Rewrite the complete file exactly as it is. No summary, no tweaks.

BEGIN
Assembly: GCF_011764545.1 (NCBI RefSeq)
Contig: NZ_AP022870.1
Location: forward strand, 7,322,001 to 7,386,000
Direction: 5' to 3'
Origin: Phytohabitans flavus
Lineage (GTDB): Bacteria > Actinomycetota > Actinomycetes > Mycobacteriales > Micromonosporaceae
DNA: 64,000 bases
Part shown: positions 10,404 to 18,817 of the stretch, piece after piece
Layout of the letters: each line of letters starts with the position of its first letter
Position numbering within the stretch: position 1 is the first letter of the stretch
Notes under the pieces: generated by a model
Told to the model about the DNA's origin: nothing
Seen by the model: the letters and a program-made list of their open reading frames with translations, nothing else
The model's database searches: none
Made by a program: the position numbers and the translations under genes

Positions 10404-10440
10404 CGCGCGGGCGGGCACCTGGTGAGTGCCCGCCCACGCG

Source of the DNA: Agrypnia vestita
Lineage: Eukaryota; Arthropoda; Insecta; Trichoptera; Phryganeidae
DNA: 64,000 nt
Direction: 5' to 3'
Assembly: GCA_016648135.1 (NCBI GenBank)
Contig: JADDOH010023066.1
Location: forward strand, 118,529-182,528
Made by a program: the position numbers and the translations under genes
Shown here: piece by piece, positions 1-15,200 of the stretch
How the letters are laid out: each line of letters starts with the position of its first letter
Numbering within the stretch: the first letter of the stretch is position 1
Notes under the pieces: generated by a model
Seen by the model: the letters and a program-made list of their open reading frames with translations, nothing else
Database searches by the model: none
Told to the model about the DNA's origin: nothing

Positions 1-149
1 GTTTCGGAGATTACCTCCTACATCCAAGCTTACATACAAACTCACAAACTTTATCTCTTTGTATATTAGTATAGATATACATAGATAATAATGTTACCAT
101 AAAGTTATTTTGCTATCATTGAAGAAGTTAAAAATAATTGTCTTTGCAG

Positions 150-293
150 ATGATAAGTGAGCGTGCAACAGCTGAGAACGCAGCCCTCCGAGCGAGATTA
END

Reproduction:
Assembly: GCF_011764545.1 (NCBI RefSeq)
Contig: NZ_AP022870.1
Location: forward strand, 7,322,001 to 7,386,000
Direction: 5' to 3'
Origin: Phytohabitans flavus
Lineage (GTDB): Bacteria > Actinomycetota > Actinomycetes > Mycobacteriales > Micromonosporaceae
DNA: 64,000 bases
Part shown: positions 10,404 to 18,817 of the stretch, piece after piece
Layout of the letters: each line of letters starts with the position of its first letter
Position numbering within the stretch: position 1 is the first letter of the stretch
Notes under the pieces: generated by a model
Told to the model about the DNA's origin: nothing
Seen by the model: the letters and a program-made list of their open reading frames with translations, nothing else
The model's database searches: none
Made by a program: the position numbers and the translations under genes

Positions 10404-10440
10404 CGCGCGGGCGGGCACCTGGTGAGTGCCCGCCCACGCG

Source of the DNA: Agrypnia vestita
Lineage: Eukaryota; Arthropoda; Insecta; Trichoptera; Phryganeidae
DNA: 64,000 nt
Direction: 5' to 3'
Assembly: GCA_016648135.1 (NCBI GenBank)
Contig: JADDOH010023066.1
Location: forward strand, 118,529-182,528
Made by a program: the position numbers and the translations under genes
Shown here: piece by piece, positions 1-15,200 of the stretch
How the letters are laid out: each line of letters starts with the position of its first letter
Numbering within the stretch: the first letter of the stretch is position 1
Notes under the pieces: generated by a model
Seen by the model: the letters and a program-made list of their open reading frames with translations, nothing else
Database searches by the model: none
Told to the model about the DNA's origin: nothing

Positions 1-149
1 GTTTCGGAGATTACCTCCTACATCCAAGCTTACATACAAACTCACAAACTTTATCTCTTTGTATATTAGTATAGATATACATAGATAATAATGTTACCAT
101 AAAGTTATTTTGCTATCATTGAAGAAGTTAAAAATAATTGTCTTTGCAG

Positions 150-293
150 ATGATAAGTGAGCGTGCAACAGCTGAGAACGCAGCCCTCCGAGCGAGATTA